Patterns of sedentary behavior and physical function in older adults
- 359 Downloads
The purposes of this study were to examine the relationship between various objectively measured sedentary behavior (SB) variables and physical function in older adults, examine the measurement properties of an SB questionnaire, and describe the domains of SB in our sample.
Forty-four older adults (70 ± 8 years, 64 % female) had their SB measured via activPAL activity monitor and SB questionnaire for 1 week followed by performance-based tests of physical function.
The pattern of SB was more important than total SB time. Where a gender by SB interaction was found, increasing time in SB and fewer breaks were associated with worse function in the males only. The SB questionnaire had acceptable test–retest reliability but poor validity compared to activPAL-measured SB. The majority of SB time was spent watching television, using the computer and reading.
This study provides further evidence for the association between SB and physical function and describes where older adults are spending their sedentary time. This information can be used in the design of future intervention to reduce sedentary time and improve function in older adults.
KeywordsSedentary lifestyle Functionally impaired elderly Aging Physical activity Activities of daily living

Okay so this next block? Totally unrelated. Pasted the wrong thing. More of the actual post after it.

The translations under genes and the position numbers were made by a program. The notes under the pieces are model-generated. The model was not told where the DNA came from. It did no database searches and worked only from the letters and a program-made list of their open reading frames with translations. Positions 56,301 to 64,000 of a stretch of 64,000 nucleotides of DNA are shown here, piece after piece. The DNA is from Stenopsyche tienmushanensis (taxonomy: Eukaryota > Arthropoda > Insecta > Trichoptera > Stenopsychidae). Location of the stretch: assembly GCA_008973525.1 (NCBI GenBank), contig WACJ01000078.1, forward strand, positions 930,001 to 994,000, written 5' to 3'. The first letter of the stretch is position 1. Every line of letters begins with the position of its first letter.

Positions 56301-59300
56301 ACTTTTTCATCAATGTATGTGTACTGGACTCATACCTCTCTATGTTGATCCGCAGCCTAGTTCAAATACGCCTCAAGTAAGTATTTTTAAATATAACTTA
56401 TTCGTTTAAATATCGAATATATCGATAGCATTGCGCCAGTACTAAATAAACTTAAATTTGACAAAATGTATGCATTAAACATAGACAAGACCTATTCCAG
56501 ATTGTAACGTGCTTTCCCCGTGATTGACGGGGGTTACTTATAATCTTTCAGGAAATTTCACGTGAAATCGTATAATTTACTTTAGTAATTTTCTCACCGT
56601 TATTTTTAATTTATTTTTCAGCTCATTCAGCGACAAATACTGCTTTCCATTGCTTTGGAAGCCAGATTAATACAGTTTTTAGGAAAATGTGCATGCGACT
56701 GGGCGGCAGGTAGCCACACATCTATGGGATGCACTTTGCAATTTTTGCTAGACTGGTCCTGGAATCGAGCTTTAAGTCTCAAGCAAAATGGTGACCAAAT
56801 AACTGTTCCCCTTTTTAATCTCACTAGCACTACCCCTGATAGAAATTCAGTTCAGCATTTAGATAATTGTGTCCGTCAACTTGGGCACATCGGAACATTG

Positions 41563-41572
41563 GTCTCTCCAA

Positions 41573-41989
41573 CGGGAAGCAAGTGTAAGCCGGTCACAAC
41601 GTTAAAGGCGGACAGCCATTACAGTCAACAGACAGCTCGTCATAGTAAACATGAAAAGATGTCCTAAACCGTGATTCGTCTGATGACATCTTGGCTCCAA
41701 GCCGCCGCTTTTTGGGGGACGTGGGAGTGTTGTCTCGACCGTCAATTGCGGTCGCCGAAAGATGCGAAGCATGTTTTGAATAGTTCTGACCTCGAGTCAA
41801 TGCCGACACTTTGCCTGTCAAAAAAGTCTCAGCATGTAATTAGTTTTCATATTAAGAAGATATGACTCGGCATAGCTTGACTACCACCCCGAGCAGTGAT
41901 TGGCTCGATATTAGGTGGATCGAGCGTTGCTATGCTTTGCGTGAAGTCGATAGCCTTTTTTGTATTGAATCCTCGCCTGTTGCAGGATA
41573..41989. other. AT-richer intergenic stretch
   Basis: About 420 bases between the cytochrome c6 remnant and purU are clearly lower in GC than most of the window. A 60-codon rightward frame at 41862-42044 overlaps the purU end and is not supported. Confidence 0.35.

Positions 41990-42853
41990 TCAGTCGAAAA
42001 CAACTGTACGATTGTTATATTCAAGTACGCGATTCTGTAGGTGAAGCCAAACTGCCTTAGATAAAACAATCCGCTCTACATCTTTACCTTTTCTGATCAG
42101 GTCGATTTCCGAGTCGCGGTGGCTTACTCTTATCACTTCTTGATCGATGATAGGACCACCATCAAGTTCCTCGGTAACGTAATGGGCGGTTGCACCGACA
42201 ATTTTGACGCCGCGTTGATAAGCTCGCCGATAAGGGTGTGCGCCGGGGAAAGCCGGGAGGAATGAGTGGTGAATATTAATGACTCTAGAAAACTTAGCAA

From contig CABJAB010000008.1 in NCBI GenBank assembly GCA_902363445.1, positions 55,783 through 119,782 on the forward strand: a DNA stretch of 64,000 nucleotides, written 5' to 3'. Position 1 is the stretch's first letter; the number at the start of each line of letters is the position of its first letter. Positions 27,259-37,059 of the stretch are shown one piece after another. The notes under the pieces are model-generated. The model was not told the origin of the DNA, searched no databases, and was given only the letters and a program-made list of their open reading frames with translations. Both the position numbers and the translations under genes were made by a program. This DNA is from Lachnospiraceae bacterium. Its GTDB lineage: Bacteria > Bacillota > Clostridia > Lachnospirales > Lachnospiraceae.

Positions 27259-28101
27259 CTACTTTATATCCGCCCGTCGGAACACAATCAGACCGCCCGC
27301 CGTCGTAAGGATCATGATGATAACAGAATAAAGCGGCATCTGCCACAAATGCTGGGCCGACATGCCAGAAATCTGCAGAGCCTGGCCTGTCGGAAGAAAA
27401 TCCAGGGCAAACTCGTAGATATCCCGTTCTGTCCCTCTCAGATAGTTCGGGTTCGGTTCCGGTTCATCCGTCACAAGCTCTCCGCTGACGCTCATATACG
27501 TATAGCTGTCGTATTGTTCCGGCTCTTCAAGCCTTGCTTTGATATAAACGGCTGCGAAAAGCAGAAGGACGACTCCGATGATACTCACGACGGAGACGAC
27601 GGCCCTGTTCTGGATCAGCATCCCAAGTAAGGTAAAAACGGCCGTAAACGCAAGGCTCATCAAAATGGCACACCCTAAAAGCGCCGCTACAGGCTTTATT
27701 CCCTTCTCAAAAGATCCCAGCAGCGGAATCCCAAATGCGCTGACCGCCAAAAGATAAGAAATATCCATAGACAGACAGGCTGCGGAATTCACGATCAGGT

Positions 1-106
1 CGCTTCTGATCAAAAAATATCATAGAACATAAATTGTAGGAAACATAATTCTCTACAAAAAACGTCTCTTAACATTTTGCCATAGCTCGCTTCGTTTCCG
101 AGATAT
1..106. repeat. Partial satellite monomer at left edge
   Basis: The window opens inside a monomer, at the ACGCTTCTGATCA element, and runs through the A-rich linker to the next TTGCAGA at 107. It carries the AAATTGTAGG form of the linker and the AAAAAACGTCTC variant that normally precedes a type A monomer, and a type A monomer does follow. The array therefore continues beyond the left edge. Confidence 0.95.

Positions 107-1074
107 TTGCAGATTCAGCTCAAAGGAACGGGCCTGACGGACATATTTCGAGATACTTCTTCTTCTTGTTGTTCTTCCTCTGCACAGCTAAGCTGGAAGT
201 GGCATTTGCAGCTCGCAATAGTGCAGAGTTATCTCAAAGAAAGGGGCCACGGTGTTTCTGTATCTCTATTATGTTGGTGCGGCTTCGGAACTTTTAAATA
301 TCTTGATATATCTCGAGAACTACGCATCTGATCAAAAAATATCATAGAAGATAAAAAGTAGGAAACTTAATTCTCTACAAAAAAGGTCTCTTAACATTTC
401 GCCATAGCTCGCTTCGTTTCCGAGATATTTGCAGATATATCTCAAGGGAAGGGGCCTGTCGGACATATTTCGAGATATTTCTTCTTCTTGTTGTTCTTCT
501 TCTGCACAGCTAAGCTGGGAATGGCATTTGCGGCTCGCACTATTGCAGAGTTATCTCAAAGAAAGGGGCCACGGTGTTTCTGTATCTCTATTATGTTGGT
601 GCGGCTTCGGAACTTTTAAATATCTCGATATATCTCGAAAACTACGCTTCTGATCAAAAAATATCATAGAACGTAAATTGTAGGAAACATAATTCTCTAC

Conflict of interest
On behalf of all authors, the corresponding author states that there is no conflict of interest. This work was supported by the University of Wisconsin-Madison School of Education Virginia Horne Henry Committee Research Grant; and by the Coca-Cola Company Doctoral Student Grant on Behavior Research Fund from the American College of Sports Medicine Foundation.
Human and Animal Rights
All procedures performed in studies involving human participants were in accordance with the ethical standards of the institutional and/or national research committee and with the 1964 Helsinki declaration and its later amendments or comparable ethical standards.
Informed consent was obtained from all individual participants included in the study.
- 3.Centers for Disease Control and Prevention (CDC), National Center for Health Statistics (NCHS) (2012) Health Data Interactive. http://www.cdc.gov/nchs/hdi.htm. Accessed 16 Sep 2014
- 15.McBride GB (2005) A proposal for strength-of-agreement criteria for Lin’s concordance correlation coefficient. NIWA client report: HAM2005-062. http://www.niwa.co.nz/. Accessed 16 Sep 2014
- 17.Ware JJ (2003) SF-36 health survey: manual and interpretation guide. Qual Metr, BostonGoogle Scholar
- 19.Krantz-Kent R, Stewart J (2007) How do older Americans spend their time? Mon Lab Rev 130:8–26Google Scholar